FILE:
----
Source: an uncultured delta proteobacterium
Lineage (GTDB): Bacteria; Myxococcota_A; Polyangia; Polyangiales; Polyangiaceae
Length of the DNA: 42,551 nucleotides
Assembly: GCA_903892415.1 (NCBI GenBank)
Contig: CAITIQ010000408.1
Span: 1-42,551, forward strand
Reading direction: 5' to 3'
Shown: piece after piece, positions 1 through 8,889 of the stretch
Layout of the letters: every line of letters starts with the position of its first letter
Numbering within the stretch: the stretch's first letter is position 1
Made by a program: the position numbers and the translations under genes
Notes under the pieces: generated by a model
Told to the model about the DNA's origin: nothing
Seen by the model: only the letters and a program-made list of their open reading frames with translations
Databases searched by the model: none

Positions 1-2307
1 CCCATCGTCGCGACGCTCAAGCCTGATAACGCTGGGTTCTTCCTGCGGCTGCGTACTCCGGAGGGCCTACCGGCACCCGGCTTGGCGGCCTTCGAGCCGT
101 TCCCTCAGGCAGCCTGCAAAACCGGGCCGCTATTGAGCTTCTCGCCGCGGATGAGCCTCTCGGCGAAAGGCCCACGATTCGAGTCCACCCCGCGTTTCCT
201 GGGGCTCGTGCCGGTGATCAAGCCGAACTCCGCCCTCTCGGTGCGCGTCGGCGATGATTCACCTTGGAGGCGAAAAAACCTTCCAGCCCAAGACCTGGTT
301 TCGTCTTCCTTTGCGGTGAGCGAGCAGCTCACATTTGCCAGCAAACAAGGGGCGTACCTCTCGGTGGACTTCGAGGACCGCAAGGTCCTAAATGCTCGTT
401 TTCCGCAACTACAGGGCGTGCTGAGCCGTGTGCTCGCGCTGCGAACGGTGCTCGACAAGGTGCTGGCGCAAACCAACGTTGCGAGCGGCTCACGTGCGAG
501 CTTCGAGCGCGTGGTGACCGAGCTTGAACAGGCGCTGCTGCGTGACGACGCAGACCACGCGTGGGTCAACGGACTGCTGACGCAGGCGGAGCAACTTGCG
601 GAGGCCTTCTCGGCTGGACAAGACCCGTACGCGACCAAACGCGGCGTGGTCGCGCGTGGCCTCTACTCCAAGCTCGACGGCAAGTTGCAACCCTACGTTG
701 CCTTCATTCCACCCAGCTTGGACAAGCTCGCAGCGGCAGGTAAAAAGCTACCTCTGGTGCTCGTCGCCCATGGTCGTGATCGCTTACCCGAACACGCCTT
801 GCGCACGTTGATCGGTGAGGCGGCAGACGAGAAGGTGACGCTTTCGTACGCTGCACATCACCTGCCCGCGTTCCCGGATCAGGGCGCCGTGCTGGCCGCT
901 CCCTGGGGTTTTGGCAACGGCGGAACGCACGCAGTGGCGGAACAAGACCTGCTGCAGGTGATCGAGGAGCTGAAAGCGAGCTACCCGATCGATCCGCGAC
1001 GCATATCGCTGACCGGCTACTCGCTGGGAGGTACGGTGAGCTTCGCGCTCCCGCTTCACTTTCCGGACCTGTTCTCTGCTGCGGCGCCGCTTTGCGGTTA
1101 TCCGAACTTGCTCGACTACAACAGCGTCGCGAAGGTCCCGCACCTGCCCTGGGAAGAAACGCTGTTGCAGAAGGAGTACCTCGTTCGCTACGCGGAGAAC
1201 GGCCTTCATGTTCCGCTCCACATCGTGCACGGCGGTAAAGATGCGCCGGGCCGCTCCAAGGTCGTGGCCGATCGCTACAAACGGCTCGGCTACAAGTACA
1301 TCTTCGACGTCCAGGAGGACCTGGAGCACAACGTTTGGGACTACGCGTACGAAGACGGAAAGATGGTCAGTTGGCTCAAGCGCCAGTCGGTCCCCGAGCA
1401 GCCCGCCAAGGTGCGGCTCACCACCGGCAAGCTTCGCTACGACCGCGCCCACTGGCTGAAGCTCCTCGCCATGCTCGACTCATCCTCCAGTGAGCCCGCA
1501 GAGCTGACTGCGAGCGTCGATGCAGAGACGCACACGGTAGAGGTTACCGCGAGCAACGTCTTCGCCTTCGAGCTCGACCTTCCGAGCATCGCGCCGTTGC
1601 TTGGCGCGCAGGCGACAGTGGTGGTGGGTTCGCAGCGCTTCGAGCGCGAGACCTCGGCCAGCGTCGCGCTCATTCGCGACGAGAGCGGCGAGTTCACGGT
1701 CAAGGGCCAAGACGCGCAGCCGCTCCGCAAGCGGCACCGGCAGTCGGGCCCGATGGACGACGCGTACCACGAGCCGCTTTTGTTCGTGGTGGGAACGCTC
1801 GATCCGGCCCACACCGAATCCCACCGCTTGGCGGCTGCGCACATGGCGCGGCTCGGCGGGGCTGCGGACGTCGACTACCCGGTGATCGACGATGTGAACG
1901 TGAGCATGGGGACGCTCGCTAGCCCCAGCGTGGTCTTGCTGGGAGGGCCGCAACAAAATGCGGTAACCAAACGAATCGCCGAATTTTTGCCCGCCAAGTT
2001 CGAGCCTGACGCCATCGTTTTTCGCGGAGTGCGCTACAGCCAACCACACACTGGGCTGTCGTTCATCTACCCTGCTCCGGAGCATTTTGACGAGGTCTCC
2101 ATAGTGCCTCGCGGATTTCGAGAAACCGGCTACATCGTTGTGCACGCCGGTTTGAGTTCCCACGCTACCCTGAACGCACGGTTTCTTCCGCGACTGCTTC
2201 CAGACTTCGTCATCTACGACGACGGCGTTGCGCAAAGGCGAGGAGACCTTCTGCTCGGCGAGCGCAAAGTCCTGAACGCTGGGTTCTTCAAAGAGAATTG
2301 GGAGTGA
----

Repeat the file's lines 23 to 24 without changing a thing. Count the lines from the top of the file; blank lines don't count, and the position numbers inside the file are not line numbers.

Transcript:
601 GAGGCCTTCTCGGCTGGACAAGACCCGTACGCGACCAAACGCGGCGTGGTCGCGCGTGGCCTCTACTCCAAGCTCGACGGCAAGTTGCAACCCTACGTTG
701 CCTTCATTCCACCCAGCTTGGACAAGCTCGCAGCGGCAGGTAAAAAGCTACCTCTGGTGCTCGTCGCCCATGGTCGTGATCGCTTACCCGAACACGCCTT